Brotherhood, Betrayal and Redemption Part II:
The Turning Tide
By Stephen Harris
Stumbling, I clawed my way through the darkness. The sounds of klaxons blaring in the night, the screams of the fallen and the sickly icor that clung to the roof of my mouth nearly drove me mad. I ran away from it all in no particular direction. My only desire was to escape. I could hear them all. The shuffle of boots, hauntingly rhythmic in the white noise of this chaos, as they closed around me. I felt the earth beneath me give way as I fell through into oblivion. The feeling of weightlessness was liberating until the arms found me. Like a thousand vibrating cilia, they were feeling, sensing and caressing me as I furthered my decent into what was most assuredly madness. I spiraled through shadow as these phantom limbs wound round me like silk. Comfortable in my cocoon of illusions, I looked into the unknown and had it stare into my soul. A pair of mercury eyes emerged from the swirling abyss. I was transfixed in its gaze, immobilized by my own manifestations of fear and humbled by its presence. As they filled with murderous mirth, I screamed aloud, grasping at the air.
It was a cold night in West Athen and I had awakened beaded with sweat. The apartment lights flicked on per the home's automated instruction and lowered their lumens to bathe the room in an almost incandescent glow. The nightmare was jarring to say the least and it had been almost a year since the last one. I threw on my robe and gazed out of the window at the gleaming spires of the magnificent city. The Nar Shada paid well enough, but try as I might I couldn't get used to the creature comforts of the wealthy Clanners. I pressed my forehead against the reinforced glass and sighed deeply. I missed the open desert. It has been almost five years since I had left the company of my Newland comrades and now I longed for the open sky even more. Liberated or not, Athen still reeked of the Omni; from the remaining technology that survived the battle for the city, to the looming spires of its skyline, the city was massive, but cold and austere. Why did I ever come here?
"Why are you here Mr. Houston?"
Kojiyama's voice echoed through my head. Why had I come to Athen? I felt I was fleeing one reality to return to another. Truth. That was why I had come here. That was why I spent three weeks searching through old Omni-Tek labor records and finding that data leak in Omni-Med. Even in this age, slavery still existed under the guise of progress. It took the sharp buzzing of the door alarm to bring me out of my reverie. Half-dazed and disjointed I clicked the monitor on to see Lizbeth's concerned gaze. "Malcolm, are you up?" her voice lilted over the intercom. "Yes. Gimme a sec," I replied languidly, clicking the monitor off and disengaging the airlock on the door. I opened the portal and looked down at the young woman still dressed in her nightgown. For my big sister she certainly couldn't match my height.
Lizbeth looked at me quizzically with her sleepy green eyes. It was unusual for a Solitus to show an Atrox such concern. I wish I had known her before my life in the mines. "I heard a scream and I came running." Her mouth curled into a smirk. "I didn't know 'Troxes dreamed?" she joked. "I'm overflowing with laughter. See? I'm all jovial inside," I oozed. "Listen, I'm sorry I woke you. Go back to bed," I said. She looked at me in a way that cut like a knife, but then softened her countenance. "Can I come in?" she whispered. "Yeah sure. Suit yourself... sorry about the mess, " I replied and walked back to my bed and sat down at the bedside. My head was still reeling from the whirlwind of nightmaring as I sat there, sunken into the mattress that had never known true mass. Lizbeth sat beside me and put her small hand on my arm. "You know you're a big softie for an Atrox," she joked. "So I'm told," I sighed, staring at the hardened pads of my palms. Each crack and cut reminded of where I came from, who I was and what I would always be. Athen was wrong, this apartment was wrong, this whole assignment was wrong. She patted my arm and stood up. Even sitting down, I was still taller. "You know, if we're going to be working together, you need to speak up when something's wrong," she said as her tone of voice hardened, but then she cracked a smile. "And besides, what kind of big sister would I be to leave you all alone in the dark". I couldn't help but laugh. Her smile warmed and her soft eyes gleamed with mirth. I couldn't help but grin.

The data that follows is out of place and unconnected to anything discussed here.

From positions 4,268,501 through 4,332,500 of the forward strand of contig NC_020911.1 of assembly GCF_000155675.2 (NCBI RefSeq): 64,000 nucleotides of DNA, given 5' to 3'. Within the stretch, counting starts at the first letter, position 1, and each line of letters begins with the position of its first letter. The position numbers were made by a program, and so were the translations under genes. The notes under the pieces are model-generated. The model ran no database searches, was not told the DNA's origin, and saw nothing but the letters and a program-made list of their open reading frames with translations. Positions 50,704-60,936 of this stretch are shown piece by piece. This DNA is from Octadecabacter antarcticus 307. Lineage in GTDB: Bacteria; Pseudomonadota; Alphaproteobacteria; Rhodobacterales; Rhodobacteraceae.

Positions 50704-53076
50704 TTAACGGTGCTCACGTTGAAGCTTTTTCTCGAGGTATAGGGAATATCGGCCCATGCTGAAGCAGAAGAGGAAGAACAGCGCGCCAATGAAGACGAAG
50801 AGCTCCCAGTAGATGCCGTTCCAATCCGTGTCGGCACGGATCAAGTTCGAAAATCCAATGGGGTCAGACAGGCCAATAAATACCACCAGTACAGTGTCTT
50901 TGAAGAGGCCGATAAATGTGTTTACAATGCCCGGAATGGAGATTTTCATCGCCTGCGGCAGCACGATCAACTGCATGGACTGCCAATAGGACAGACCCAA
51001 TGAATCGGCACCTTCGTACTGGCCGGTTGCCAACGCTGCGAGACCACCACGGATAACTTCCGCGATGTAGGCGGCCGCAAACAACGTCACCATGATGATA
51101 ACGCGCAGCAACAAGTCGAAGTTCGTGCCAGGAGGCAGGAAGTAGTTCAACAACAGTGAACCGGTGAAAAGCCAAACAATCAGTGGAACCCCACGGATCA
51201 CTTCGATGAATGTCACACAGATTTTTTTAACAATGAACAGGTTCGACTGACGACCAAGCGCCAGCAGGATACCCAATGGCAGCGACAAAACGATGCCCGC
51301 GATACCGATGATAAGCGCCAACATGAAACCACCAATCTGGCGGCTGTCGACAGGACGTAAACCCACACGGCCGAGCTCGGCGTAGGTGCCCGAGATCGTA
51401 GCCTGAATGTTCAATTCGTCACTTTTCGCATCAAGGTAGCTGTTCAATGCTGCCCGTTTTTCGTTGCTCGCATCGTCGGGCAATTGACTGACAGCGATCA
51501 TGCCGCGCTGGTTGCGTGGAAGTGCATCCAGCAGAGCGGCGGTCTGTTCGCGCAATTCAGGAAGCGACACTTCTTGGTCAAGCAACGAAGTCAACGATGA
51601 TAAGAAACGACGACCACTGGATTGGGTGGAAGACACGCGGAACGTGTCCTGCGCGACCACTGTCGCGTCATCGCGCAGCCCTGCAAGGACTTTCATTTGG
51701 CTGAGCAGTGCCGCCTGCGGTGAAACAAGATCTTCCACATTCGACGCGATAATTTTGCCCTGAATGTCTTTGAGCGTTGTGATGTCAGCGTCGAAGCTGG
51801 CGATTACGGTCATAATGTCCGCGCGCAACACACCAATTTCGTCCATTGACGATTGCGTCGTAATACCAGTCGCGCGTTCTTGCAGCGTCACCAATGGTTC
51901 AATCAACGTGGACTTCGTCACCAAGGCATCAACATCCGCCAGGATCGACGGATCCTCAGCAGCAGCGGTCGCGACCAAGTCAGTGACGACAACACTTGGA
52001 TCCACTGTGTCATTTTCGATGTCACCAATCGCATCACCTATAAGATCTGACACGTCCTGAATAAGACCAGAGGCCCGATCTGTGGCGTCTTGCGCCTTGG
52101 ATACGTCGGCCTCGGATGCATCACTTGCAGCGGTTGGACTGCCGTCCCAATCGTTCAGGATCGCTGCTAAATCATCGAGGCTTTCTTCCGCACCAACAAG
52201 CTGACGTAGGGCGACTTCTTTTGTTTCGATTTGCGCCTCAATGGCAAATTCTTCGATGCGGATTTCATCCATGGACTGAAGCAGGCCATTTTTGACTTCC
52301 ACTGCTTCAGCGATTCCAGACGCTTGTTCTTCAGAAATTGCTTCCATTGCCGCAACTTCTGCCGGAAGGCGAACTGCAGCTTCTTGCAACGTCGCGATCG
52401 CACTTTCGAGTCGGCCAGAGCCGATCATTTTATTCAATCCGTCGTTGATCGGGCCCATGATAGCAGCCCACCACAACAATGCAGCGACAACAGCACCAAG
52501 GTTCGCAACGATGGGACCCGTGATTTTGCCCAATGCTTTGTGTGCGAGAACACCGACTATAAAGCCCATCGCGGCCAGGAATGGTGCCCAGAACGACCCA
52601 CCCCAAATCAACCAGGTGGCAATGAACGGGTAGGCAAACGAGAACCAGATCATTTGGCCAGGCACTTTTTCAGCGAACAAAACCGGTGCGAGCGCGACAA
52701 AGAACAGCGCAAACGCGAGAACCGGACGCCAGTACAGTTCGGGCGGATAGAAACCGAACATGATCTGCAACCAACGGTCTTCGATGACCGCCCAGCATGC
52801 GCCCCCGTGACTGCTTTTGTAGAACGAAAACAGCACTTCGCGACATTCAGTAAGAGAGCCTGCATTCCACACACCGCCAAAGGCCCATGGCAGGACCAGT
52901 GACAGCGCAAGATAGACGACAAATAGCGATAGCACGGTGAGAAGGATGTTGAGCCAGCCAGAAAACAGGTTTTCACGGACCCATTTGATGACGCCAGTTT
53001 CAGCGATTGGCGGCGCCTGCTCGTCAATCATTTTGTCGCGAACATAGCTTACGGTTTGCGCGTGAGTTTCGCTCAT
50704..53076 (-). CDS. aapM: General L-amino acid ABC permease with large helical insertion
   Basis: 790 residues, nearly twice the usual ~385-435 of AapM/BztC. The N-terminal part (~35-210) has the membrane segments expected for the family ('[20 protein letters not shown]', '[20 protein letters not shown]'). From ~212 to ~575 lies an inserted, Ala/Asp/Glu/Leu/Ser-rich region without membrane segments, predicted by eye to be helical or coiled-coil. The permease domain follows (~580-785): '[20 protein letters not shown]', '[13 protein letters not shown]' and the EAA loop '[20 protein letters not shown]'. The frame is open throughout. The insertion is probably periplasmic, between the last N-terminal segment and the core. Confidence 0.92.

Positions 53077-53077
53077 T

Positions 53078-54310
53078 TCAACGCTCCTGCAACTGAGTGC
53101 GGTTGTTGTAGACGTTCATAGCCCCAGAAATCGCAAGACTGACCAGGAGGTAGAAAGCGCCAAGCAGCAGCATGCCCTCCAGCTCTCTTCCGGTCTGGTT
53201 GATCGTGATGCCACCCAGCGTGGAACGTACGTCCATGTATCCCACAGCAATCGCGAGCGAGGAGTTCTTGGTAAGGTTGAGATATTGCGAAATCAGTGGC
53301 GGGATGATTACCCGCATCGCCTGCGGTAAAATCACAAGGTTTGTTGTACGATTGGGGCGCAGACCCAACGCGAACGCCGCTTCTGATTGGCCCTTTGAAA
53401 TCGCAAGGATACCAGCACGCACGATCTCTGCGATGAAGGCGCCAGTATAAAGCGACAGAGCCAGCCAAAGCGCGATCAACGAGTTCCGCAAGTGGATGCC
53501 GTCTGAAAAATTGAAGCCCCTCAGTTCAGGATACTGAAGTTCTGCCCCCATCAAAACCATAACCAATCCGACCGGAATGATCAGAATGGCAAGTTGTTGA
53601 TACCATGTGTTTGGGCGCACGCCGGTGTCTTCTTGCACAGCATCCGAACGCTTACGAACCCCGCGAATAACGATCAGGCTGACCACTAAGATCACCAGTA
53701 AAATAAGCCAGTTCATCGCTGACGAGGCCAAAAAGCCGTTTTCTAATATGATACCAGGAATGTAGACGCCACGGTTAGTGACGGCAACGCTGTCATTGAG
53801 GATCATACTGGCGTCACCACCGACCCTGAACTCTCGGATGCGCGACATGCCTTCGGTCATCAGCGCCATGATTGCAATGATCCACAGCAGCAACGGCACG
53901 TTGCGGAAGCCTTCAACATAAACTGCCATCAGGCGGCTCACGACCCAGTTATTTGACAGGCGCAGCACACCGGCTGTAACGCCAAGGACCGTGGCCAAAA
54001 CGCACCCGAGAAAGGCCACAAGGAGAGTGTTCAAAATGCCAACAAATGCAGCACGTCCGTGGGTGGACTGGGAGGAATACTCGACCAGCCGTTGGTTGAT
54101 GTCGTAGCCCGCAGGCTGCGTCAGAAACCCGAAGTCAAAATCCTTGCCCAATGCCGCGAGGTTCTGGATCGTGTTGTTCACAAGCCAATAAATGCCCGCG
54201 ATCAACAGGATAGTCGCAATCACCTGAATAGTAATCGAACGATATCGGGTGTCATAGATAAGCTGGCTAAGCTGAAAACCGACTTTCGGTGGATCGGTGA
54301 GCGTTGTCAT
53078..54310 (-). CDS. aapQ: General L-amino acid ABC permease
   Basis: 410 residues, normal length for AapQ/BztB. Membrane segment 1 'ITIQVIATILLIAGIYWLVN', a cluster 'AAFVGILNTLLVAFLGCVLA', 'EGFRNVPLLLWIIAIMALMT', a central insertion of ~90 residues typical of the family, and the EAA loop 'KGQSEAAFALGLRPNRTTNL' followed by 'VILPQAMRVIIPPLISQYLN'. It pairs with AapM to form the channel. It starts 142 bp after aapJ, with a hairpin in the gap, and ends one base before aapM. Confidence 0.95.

"So tell me about him?" I asked. "Who? My father?" she replied. "Yes, I want to know about him. I want to know about all of you," I professed, probably sounding like a child. She smiled again. "Didn't you find all you needed in those records?" "No. Only your, I mean 'our' father's service record and Omni arrest warrants." She chuckled, "Serves 'em right." She strode over to the window and looked out over the luminous cityscape. "He was a great man," she sighed. "Not great in the sense of the Council or Mr. Radiman, but he was a good man who loved his family and his people." Her high shoulders drooped a little before she could finish her line. I could tell how much she missed him. "I remember when he and Mr. Stolts got into a fight about where the trade route to the outpost should be and all the trouble the Rhinomen would cause when they were disturbed by the city Clanners." The nostalgia started to perk up. "He was a wonderful man, an accomplished soldier, and a great dad," she said wistfully, taking a seat in one of the bronto hide chairs and continued. "When Mom died, he was devastated. He loved her very much. He used to tell me his only regret was not having another child," she professed, running her fingers through her short brown hair. "Life out in the desert was hard and between his shifts at the outpost, he had a heck of a time keeping our home in order. Between the Rhinomen and the Omni loyalists, Dad never left me unattended. I pretty much spent most of my time lingering around the village with the other soldiers or loitering around the outpost while he stood guard." She looked off at the glowing skyline and continued, "When my uncle, a bureaucrat from Athen, came to visit us out of the blue, he brought him a gift. He said it was something to help around the house." She laughed a bit. "When I heard the news I knew for sure it was going to be one of those robot nannies or housekeepers. I was so upset that I hid from my father for the entire day until my uncle caught me out on the roof when his transport landed." She straightened up and looked in my eyes and smiled. "Instead of an automaton, he brought you into our lives. You were a very BIG gift for such a small family."